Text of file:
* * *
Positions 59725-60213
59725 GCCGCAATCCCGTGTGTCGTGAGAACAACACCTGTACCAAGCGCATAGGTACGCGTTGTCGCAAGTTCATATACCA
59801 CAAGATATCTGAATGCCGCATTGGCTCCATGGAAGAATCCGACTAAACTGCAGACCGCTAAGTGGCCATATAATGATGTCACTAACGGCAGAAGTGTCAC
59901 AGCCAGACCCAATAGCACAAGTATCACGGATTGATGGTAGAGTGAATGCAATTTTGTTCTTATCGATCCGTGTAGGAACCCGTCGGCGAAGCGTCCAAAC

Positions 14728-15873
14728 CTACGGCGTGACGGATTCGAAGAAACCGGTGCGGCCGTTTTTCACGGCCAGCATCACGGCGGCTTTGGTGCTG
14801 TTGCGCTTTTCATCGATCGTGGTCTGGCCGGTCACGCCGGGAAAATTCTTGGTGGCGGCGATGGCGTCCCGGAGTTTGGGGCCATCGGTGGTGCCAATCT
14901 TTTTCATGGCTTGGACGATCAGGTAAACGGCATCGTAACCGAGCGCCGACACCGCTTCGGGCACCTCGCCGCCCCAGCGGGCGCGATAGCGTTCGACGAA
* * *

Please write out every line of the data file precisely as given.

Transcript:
Positions 59725-60213
59725 GCCGCAATCCCGTGTGTCGTGAGAACAACACCTGTACCAAGCGCATAGGTACGCGTTGTCGCAAGTTCATATACCA
59801 CAAGATATCTGAATGCCGCATTGGCTCCATGGAAGAATCCGACTAAACTGCAGACCGCTAAGTGGCCATATAATGATGTCACTAACGGCAGAAGTGTCAC
59901 AGCCAGACCCAATAGCACAAGTATCACGGATTGATGGTAGAGTGAATGCAATTTTGTTCTTATCGATCCGTGTAGGAACCCGTCGGCGAAGCGTCCAAAC

Positions 14728-15873
14728 CTACGGCGTGACGGATTCGAAGAAACCGGTGCGGCCGTTTTTCACGGCCAGCATCACGGCGGCTTTGGTGCTG
14801 TTGCGCTTTTCATCGATCGTGGTCTGGCCGGTCACGCCGGGAAAATTCTTGGTGGCGGCGATGGCGTCCCGGAGTTTGGGGCCATCGGTGGTGCCAATCT
14901 TTTTCATGGCTTGGACGATCAGGTAAACGGCATCGTAACCGAGCGCCGACACCGCTTCGGGCACCTCGCCGCCCCAGCGGGCGCGATAGCGTTCGACGAA